The Difference Between Adult and Pediatric Massage

The Difference Between Adult and Pediatric Massage

Many practitioners believe the major difference in providing massage and touch therapy to children is to simply consider that the client is smaller in size, pressure should be lighter and to ask their parents. These are real considerations, but not the only differences in providing massage therapy for children and adult clients.

Massage for Adults

As healthcare professionals, we should always consider each individual client's unique needs and indications for massage therapy, rather than providing a standardized protocol for care. Under the scope of professional massage therapy, therapists working with adults have the ability to employ a variety of techniques ranging from relaxation massage and spa therapies, to structural integration. Therapists may apply more pressure based on client preference, and range of motion may involve larger movement than we would utilize with children.

Typical adults have more developed muscular and soft tissues compared to pediatric clients, and they can tolerate a massage session that incorporates various techniques that are not safe for children. Adults have often spent years developing their individual postures, body mechanics and areas of holding stress-related tension. This can make our therapeutic work take on the more sessions to have similar benefit to what we might see with pediatric clients in fewer sessions.

With adults, verbal communication is different and allows us to have a thorough discussion about their personal interest in seeking touch therapy. The client can help to explain their healthcare related needs, stress management techniques they use at home and may have a better understanding on how to follow any at-home protocol which may assist in their preventive health plan.

Pediatric Massage

Healthcare providers often use the term pediatric to describe children in a healthcare or hospital setting and some will say that word pediatric is an umbrella term that covers all of the patients in that facility from birth to age of discharge from the hospital (often 18 years of age). While others recognize that pediatric is simply defined as the health care of children, which may mean in the hospital setting, but can also refer to children who are developing typically.

Children have different physical, emotional and developmental needs than adults and pediatric massage is designed to address these individual childhood considerations. Some practitioners believe that massage is used to treat medical and healthcare indications, but pediatric massage is also used in conjunction with general healthcare, as an adjunct and preventative method of therapeutic intervention.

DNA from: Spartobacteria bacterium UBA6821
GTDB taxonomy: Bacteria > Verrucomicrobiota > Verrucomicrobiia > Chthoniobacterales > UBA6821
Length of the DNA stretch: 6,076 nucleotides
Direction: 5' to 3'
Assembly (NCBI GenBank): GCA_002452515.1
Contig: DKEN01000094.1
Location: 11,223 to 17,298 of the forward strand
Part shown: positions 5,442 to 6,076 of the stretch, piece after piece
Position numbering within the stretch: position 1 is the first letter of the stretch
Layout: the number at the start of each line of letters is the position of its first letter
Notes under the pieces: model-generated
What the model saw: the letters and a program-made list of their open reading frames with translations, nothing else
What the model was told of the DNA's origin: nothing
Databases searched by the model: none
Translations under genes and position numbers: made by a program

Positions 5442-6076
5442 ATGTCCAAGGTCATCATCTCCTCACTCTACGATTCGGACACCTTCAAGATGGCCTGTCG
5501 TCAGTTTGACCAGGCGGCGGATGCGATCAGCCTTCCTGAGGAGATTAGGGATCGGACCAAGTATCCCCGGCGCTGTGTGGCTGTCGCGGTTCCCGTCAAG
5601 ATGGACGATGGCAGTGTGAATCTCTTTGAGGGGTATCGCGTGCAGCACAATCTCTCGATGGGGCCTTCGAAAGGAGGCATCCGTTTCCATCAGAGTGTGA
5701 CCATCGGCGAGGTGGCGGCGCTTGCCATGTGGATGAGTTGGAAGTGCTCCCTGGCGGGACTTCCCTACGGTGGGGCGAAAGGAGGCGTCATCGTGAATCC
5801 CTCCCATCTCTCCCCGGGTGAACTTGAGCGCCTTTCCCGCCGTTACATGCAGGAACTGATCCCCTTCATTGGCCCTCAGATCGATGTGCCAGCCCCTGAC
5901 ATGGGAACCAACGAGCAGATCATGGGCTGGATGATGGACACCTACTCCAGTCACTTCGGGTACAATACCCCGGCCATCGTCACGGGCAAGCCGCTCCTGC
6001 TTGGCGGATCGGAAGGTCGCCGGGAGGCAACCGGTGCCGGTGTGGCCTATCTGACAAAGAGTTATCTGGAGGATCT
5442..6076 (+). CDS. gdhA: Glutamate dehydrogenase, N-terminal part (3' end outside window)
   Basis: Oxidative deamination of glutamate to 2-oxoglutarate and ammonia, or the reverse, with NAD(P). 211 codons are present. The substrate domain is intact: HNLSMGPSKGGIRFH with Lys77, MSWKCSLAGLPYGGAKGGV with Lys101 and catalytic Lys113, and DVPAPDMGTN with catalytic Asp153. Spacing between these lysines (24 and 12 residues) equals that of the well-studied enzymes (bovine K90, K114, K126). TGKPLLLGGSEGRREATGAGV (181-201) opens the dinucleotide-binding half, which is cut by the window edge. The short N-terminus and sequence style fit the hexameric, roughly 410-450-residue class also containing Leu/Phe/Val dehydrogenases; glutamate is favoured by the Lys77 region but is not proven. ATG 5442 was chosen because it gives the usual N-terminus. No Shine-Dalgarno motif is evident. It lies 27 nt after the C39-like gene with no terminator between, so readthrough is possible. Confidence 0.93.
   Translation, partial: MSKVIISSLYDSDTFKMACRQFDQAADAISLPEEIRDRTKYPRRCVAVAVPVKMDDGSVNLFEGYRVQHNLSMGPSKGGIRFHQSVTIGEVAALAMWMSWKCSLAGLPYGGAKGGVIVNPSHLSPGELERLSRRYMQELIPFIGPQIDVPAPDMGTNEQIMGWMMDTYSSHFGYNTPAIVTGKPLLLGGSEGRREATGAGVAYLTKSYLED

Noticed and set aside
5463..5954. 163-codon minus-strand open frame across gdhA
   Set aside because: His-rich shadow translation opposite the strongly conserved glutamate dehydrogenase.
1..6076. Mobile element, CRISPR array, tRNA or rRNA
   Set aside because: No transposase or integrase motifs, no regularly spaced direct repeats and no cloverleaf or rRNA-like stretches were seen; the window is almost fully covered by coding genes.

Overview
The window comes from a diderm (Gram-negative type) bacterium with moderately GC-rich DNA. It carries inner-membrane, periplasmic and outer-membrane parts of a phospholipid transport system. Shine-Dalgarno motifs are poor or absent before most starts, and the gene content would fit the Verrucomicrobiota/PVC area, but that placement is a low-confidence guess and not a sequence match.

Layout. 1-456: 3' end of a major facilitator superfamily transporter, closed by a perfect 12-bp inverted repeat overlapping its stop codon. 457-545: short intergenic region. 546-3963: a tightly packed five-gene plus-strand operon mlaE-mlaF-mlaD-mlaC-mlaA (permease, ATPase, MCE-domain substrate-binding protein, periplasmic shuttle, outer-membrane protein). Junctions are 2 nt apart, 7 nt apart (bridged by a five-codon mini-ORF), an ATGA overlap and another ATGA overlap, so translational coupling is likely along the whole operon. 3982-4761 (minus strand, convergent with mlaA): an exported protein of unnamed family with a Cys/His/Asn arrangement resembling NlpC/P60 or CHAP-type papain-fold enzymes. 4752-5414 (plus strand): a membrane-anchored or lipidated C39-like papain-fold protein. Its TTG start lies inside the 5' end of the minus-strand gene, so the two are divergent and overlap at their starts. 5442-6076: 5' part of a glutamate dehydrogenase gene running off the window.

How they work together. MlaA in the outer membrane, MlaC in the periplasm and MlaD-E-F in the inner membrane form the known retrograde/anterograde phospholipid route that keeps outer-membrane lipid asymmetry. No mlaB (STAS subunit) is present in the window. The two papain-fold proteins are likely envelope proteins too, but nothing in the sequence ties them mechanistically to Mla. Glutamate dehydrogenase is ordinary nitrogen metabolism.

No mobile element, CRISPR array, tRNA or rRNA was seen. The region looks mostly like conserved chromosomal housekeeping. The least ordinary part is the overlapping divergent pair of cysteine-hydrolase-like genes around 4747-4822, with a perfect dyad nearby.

For children, we adapt all of our care to be an individual and unique approach. Children are undergoing significant growth, development and physical changes. A child's skin is thinner, more fragile and has more compact sensory receptors. Their bones are not yet fused or ossified and require a more gentle approach. These considerations are important to those practicing hands-on techniques.

Not only do we consider a child's size in our treatment plan, but also employ developmental considerations and age-appropriate language adaptations, as we build trust and rapport. As with every client, we use informed consent and specifically for children, we use a structured permission process. We may use language that may seem elementary to adult clients, but helps us to best connect with those still developing a comprehensive vocabulary.

Some healthcare providers only think of pediatric massage being applied as a modality for children with special healthcare needs. There are specific healthcare-related situations where pediatric massage therapy will be a wonderful part of a therapeutic treatment plan. However, just as adults receive massage therapy for general health and wellness, so do children. Yes, we can use pediatric massage as indicated to treat a variety of healthcare considerations, but dealing with anxiety, stress and insomnia are also concerns for our younger clients.

Considerations for All Clients

Obtaining informed consent and permission prior to beginning a massage session establishes respect and an understanding of the benefits of healthy touch. With children, this may require input from a parent/guardian or other healthcare provider responsible for their medical care.

Adapting techniques to a client's healthcare needs and preferences establishes trust and communication. We must always communicate adaptations and possibilities with the type of therapeutic session we can provide. Many clients do not have a good understanding of the range of modalities and techniques under a massage therapist's scope of practice. When you take the time to explain options and choices to your client, you help to establish the foundation of a successful treatment session. Professional communication is an important consideration with clients of any age.